He carried a generous-sized cake with colorful burning candles, which amounted to about fifty candles, which began to melt and threatened to burn, instead of having enough space for the candles that indicate the coming years, as is the case for children’s festivities of this type. “8 As the extract indicates, the tradition at that time was to place a candle on the cake for each year of the individual’s life, so that the number of candles on the top of the cake represented the age that someone I had reached; sometimes a birthday cake would have some candles added “that indicate the coming years”
The Industrial Revolution Spread the Birhtday Cake Habbit
Gradually, thanks to technologies, cakes began to evolve. For example in seventeenth-century England objects such as coins and thimbles were incorporated.
Then, in the nineteenth century, the formal cake or cake was presented thanks to the industrialized production of the factories and technological advances beginning to use refined white flour and baking powder.
With the passage of time modern times arrived where they began to design cakes from photographs or drawings in addition to the incorporation of more visual and aesthetic effects combined with the new flavors and colors.
The technology allowed to process some ingredients and make them flavoring substances reaching the strangest ones such as: Ham, Avocado, Mayonnaise and edible gold; In addition to amazing figures such as robots, guitars and pianos with effects such as those used with fireworks and small engines.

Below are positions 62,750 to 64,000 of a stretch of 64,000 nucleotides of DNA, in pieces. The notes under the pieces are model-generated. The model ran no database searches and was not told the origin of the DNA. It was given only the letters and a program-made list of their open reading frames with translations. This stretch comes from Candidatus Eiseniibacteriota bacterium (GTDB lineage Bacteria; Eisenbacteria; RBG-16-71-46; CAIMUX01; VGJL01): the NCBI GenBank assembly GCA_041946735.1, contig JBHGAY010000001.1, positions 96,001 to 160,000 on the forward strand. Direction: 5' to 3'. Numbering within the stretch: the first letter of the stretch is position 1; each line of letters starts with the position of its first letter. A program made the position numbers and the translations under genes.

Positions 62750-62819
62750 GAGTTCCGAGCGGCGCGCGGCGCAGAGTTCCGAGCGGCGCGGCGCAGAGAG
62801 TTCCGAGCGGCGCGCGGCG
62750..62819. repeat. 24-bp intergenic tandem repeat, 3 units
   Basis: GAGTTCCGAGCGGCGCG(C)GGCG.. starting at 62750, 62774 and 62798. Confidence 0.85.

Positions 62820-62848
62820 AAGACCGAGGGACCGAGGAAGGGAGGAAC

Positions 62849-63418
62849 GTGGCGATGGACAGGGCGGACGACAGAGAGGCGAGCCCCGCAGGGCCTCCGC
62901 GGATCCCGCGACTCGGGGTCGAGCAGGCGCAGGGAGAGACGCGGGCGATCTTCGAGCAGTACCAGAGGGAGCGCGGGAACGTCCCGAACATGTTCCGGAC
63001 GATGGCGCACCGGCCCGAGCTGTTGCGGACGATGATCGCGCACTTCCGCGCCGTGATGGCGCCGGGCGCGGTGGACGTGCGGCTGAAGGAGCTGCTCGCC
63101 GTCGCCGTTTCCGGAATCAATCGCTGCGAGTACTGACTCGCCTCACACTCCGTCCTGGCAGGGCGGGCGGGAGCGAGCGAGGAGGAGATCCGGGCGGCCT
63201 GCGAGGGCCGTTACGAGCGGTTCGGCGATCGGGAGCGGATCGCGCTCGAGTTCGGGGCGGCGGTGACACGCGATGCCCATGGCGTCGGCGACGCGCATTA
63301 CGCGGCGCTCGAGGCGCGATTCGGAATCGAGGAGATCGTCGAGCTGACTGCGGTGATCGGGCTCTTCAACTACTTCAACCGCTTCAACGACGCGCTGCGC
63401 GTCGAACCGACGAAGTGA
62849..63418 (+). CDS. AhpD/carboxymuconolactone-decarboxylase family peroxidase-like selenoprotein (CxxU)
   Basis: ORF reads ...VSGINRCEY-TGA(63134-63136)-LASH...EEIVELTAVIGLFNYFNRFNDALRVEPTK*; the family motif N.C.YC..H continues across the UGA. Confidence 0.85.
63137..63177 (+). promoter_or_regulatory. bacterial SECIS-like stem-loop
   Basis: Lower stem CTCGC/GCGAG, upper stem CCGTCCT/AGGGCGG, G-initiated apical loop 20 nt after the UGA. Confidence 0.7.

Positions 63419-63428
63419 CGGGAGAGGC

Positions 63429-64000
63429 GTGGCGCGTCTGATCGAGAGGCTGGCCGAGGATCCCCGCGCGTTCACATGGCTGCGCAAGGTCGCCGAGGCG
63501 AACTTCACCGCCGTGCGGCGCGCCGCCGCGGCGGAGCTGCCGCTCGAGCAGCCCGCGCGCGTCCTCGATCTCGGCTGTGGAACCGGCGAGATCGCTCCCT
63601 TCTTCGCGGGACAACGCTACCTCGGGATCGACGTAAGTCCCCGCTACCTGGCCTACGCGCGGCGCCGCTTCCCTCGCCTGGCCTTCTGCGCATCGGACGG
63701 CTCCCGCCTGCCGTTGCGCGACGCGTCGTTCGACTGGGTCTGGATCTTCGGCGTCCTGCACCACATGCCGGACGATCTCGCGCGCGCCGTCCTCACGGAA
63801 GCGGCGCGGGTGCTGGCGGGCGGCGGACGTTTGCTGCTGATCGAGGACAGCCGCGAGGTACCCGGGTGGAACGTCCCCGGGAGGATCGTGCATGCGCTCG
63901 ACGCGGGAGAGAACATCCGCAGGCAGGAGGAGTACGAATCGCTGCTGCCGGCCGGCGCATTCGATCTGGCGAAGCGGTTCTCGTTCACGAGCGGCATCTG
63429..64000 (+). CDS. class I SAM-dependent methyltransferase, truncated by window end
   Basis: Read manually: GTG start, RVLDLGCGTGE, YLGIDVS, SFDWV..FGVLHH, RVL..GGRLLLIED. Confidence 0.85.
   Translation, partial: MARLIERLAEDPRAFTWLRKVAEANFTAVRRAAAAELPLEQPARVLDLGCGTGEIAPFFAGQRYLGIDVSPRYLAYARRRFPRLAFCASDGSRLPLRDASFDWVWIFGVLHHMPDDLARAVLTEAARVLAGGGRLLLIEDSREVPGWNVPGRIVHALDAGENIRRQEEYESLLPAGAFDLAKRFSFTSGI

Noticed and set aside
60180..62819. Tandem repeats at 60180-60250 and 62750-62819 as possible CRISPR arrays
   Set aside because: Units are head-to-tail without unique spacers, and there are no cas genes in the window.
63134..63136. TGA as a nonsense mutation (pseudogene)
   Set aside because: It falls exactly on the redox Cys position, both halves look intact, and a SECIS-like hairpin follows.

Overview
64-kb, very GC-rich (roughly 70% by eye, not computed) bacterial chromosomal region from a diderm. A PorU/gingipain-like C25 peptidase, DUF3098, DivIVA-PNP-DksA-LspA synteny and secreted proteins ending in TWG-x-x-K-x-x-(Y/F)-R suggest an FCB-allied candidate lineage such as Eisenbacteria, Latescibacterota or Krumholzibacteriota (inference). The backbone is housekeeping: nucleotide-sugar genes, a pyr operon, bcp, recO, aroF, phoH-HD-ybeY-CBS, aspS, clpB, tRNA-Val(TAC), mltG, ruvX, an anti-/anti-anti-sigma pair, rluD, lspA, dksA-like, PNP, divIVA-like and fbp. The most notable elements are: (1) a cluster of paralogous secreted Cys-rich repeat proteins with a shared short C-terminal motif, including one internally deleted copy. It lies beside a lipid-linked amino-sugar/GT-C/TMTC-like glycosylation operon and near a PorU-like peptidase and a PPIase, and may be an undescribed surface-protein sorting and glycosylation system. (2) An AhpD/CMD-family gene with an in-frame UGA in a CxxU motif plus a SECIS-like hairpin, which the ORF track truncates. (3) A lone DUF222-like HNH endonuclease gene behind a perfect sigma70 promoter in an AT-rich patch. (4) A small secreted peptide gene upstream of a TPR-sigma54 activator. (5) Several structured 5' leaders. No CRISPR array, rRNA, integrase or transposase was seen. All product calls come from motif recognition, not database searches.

Birthday cakes in different cultures
There are many variations of sweets that are eaten worldwide on birthdays. The Chinese birthday cake is shòu bāo (壽 包, simp. 寿 包) or shòu táo bāo (壽桃 包, simp. 寿桃 包), a bun filled with lotus paste made of wheat flour and shaped and colored for Look like a peach. Instead of serving a large dough, each guest receives their own shou bao. In Korea, the traditional birthday dish is seaweed soup. In western Russia, children receive fruit pies with a birthday greeting carved into the scabs. Men on the other hand, receive pretty ladies, like escorts! That is their sweet!
The Swedish birthday cake is made like a sponge cake that is often covered with marzipan and decorated with the national flag. Dutch birthday cakes are fruit tarts covered with whipped cream. In India there are very few people who celebrate birthdays in villages, but in cities and towns, birthday cakes are used similarly to Western countries, especially among people with higher education.